Once students are paying attention, here are additional considerations for enhancing listening: 

  • Speak in clear and whole sentences.
  • Lay out instructions in a chronological order (or tell a story in its natural order).
  • Ask one question at a time. (If you hear yourself ask two or three in a row, call a time-out, tell students you hadn't meant to do that and that you're doing to have a "do-over.")
  • Alter the pitch and volume of your voice to "keep students following" and add emphasis, rather than speaking in a monotone
  • Move around the room in order to vary proximity with students.
  • Stop as often as needed, given the class and the topic, to check on understanding (Be sure to check with questions about content rather than just asking "Does this make sense? Are you understanding?")

Whether students are young or older, teachers can  facilitate their listening through establishing clear 

expectations, conducting listening exercises, and managing  discussions:

  • If students are having difficulty listening and comprehending, switch to an easier or preferred topic and check their comprehension. Or shorten the length of time students are expected to be in listening mode.
  • Design and implement a series of "listening" activities to build specific skills. This could include "mental math," "memory probes" that are asked while students are waiting in line or as they transition to new subjects or topics, or "listening to audiotapes or CDs" with instructions to draw or write down key phrases or ideas.
  • Check to see how students respond to information presented over You Tube or other videoclips.
  • Play "listening" games that challenge students to remember lists. Teach students strategies for chunking material.
  • Provide graphic organizers or visual prompts to help students organize notes that they take when they listen.
  • Try a sequence of "listen, discuss, record" where students listen for key information that is identified in advance, discuss it with peers, and then record responses to questions.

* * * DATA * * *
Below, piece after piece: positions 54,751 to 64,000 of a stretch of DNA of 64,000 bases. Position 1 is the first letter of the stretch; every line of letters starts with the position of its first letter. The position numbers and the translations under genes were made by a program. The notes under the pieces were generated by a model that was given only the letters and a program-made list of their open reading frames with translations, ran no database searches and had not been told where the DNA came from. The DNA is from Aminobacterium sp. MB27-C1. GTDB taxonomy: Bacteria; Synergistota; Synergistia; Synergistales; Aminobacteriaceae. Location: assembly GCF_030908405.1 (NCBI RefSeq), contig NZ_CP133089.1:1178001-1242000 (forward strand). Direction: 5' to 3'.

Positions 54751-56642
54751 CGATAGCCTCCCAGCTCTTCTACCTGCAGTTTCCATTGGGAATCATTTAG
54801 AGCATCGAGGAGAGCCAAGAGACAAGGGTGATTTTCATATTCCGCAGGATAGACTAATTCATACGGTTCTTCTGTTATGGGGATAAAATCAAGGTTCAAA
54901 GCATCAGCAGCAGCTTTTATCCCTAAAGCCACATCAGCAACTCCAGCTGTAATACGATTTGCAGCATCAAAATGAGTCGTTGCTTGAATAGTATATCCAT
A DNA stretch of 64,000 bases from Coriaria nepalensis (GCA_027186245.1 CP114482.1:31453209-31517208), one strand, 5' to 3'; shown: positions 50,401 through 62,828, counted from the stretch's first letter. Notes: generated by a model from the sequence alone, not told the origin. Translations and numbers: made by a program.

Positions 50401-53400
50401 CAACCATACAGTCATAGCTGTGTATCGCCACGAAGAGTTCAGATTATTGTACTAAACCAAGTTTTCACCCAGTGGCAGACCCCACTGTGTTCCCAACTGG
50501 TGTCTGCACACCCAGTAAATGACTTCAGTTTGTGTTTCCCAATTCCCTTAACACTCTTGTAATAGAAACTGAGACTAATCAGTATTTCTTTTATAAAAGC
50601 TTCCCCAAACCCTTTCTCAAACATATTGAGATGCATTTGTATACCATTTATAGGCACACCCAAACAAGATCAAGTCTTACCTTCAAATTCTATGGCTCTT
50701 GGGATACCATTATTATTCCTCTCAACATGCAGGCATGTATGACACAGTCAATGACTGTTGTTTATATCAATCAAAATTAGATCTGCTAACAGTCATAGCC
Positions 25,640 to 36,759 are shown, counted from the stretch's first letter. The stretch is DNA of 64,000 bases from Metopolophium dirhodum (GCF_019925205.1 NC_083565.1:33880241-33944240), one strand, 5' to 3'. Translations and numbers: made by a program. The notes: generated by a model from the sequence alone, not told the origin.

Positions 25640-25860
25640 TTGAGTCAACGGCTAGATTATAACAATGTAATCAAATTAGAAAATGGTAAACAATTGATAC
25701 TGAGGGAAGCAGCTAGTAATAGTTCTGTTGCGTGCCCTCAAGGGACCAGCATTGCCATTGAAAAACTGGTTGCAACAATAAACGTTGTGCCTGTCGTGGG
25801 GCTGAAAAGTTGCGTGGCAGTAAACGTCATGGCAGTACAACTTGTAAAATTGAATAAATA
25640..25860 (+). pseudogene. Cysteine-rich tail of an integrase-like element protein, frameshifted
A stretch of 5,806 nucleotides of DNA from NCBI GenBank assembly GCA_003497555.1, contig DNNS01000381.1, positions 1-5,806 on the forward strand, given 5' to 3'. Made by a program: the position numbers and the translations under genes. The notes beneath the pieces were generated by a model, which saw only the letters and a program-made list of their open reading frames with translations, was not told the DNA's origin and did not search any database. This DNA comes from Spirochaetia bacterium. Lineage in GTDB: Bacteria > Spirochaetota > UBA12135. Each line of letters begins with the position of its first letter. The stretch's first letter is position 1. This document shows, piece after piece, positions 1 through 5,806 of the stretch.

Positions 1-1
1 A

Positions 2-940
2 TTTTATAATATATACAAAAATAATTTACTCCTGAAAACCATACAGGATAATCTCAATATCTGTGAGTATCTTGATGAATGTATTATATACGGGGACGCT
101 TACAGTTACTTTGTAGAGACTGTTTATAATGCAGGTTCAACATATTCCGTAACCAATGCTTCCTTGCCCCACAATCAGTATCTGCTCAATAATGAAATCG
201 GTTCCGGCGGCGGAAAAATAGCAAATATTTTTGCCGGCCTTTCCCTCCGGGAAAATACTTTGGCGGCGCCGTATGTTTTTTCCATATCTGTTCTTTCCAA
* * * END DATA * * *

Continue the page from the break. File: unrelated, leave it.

• Try "listen and explain" where students listen to a passage and then explain it to others.

Other strategies include: (1) providing points for teams not only for their presentations, but also for their listening and responding to presentations of others. These points are a part of the rubric use to establish expectations for specific assignments; (2) teaching students to paraphrase and include "paraphrasing" exercises throughout the day. Good prompts for paraphrasing are "What is another way to say that?" or "Can you restate that in your own words?"

Each of the tools described in this edition of Wow! Ed can be a powerful component of a highly effective classroom.  Combined, their power multiplies many times over.  As you plan for next year we encourage you to include more discussion, more technology, and more listening objectives and activities.  All of these have the potential for leading to more differentiation and individuallization, and more student engagement. 



Christine Mason
Center for Educational Improvement
This newsletter has been provided to you by the Center for Educational Improvement as per our mailing list.
Please contact Lauren Lomsdale with corrections or comments at [email protected]
This newsletter has been provided to you by the Center for Educational Improvement as per our mailing list.
Please contact Lauren Lomsdale with corrections or comments at [email protected]